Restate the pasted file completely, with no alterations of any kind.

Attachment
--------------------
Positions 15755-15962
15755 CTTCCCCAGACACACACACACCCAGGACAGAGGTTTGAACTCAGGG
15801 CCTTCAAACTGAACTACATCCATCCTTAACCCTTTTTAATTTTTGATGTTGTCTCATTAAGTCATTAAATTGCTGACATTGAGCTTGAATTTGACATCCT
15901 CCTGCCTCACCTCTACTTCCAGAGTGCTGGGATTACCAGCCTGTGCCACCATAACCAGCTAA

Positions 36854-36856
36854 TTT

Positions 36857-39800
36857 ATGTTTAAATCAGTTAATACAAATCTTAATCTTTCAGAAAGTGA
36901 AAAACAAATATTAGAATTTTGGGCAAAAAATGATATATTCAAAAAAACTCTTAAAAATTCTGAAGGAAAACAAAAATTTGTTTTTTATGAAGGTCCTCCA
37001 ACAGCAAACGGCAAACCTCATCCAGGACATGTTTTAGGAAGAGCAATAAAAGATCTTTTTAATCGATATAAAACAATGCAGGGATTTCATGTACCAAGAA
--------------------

Positions 15755-15962
15755 CTTCCCCAGACACACACACACCCAGGACAGAGGTTTGAACTCAGGG
15801 CCTTCAAACTGAACTACATCCATCCTTAACCCTTTTTAATTTTTGATGTTGTCTCATTAAGTCATTAAATTGCTGACATTGAGCTTGAATTTGACATCCT
15901 CCTGCCTCACCTCTACTTCCAGAGTGCTGGGATTACCAGCCTGTGCCACCATAACCAGCTAA

Positions 36854-36856
36854 TTT

Positions 36857-39800
36857 ATGTTTAAATCAGTTAATACAAATCTTAATCTTTCAGAAAGTGA
36901 AAAACAAATATTAGAATTTTGGGCAAAAAATGATATATTCAAAAAAACTCTTAAAAATTCTGAAGGAAAACAAAAATTTGTTTTTTATGAAGGTCCTCCA
37001 ACAGCAAACGGCAAACCTCATCCAGGACATGTTTTAGGAAGAGCAATAAAAGATCTTTTTAATCGATATAAAACAATGCAGGGATTTCATGTACCAAGAA